How to Find Everything You Want to Know in a Video Resume

Nov 10, 2015
This article is part of a series called How-Tos.

Aside from listing skills and past job experience, video resumes also give you a peek into how a candidate would mesh with the company culture, what soft skills they possess, and how they communicate and present information.

Here are five examples of video resumes and how to recognize everything they’re showing you about a candidate:

Look for signs of skills that aren’t listed in the job description.

In this resume, geared towards the company that created Snapchat, the applicant goes through and shows (albeit in a humorous manner) how he exemplifies the qualities asked for in the job description. But he shows he’s got even more talents to offer.

In a 2014 survey by CareerBuilder, 77 percent of the over 2,000 respondents said soft skills were just as important as teachable technical skills. Look for examples of these in video resumes. This candidate showed — by convincing strangers to be involved in his video resume — that he has good people skills, and that he is creative. Sure, deciding what to watch on Netflix isn’t a professional example of problem solving, but the way it’s presented shows he thinks outside of the box.

See what other people have to say about the candidate.

In most cases you want to hear what a candidate’s references have to say about them, and in this video resume, the candidate includes testimonies from his supervisors.

This allows you to not only see what he believes are his strengths, but the opinion of an objective observer as well.

However, be wary of quotes that sound insincere or coached. Pay attention to references’ body language and tone, to determine if they’re giving their honest opinion or repeating lines the candidate asked them to say.

Find evidence of what they’ve done in the past.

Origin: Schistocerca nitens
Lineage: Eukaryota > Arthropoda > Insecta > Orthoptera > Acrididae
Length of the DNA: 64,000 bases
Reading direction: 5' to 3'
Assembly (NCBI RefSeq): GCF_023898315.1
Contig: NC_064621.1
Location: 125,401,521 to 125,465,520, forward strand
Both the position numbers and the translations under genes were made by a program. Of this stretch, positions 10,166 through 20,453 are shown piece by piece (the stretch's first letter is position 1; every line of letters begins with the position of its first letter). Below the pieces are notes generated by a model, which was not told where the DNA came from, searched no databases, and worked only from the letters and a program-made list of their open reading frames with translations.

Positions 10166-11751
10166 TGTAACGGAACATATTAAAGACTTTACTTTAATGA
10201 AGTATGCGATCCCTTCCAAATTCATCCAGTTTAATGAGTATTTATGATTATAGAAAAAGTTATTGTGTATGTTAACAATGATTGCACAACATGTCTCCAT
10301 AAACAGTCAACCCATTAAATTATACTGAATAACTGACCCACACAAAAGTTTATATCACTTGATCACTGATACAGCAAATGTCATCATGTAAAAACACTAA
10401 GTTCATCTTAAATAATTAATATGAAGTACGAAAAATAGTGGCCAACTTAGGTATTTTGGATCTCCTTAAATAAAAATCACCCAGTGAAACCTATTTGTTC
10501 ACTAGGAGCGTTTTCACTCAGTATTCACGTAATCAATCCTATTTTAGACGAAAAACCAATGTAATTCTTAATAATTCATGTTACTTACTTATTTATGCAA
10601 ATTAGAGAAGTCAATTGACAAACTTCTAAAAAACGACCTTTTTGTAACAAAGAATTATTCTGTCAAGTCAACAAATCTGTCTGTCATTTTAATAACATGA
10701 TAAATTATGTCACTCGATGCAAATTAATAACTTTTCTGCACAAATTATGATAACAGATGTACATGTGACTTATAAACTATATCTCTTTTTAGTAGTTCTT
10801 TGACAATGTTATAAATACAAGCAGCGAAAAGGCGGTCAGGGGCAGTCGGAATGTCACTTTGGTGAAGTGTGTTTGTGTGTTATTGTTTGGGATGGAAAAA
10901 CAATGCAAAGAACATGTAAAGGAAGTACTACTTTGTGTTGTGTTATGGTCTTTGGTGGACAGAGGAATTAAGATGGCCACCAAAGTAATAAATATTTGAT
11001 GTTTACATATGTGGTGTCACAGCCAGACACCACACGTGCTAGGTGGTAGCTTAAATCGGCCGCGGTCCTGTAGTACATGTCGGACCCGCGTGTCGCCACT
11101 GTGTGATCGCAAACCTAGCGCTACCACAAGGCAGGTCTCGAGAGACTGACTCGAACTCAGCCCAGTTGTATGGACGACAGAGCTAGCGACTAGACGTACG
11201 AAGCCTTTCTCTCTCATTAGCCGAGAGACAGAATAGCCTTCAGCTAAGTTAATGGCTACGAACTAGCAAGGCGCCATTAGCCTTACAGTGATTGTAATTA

As any hiring manager can attest to, many job seekers embellish on resumes. Seeing examples of what they’ve done and how it impacted their company or community provides proof of what they are actually capable of, which is why this candidate features the programs he developed for local schools.

While it’s nearly impossible to include past projects or concrete data in a one-page resume, a video resume allows candidates to show their work, or at least include hyperlinks to examples. Hearing them describe projects in their own voice also allows you to judge their interest and excitement for the work they do.

Get an idea of cultural fit.

A 2014 study by Millennial Branding and found that 43 percent of HR professionals believed cultural fit was the most determining factor when it came to deciding to hire someone. But with traditional resumes, it’s difficult to get a feel for how a candidate will fit in at your company, until you interview them in person.

Video resumes, on the other hand, give a more in-depth view of a candidate’s personality and values. This candidate not only lists what she’s learned from her experiences, but also what she believes makes her special. Look for examples like that, to determine if a job at your company will be a good fit for a candidate.

Pay attention to how they are communicating and presenting information.

As this candidate says, communication skills are very important, but so is the way someone processes and organizes information. Since there really isn’t a formula to follow when creating a video resume, the finished product gives you a good idea of how a candidate naturally communicates and presents information.

Without the conventional headings and subheadings of a text resume, candidates have to decide how to organize the information in their background and communicate it to you in a way that shows they’re right for the job. If a video resume jumps around from point to point or leaves you with more questions than you started with, it’s a safe bet communication isn’t the candidate’s strong suit.

What other ways can you use video resumes to get a better idea about a candidate?


This article is part of a series called How-Tos.
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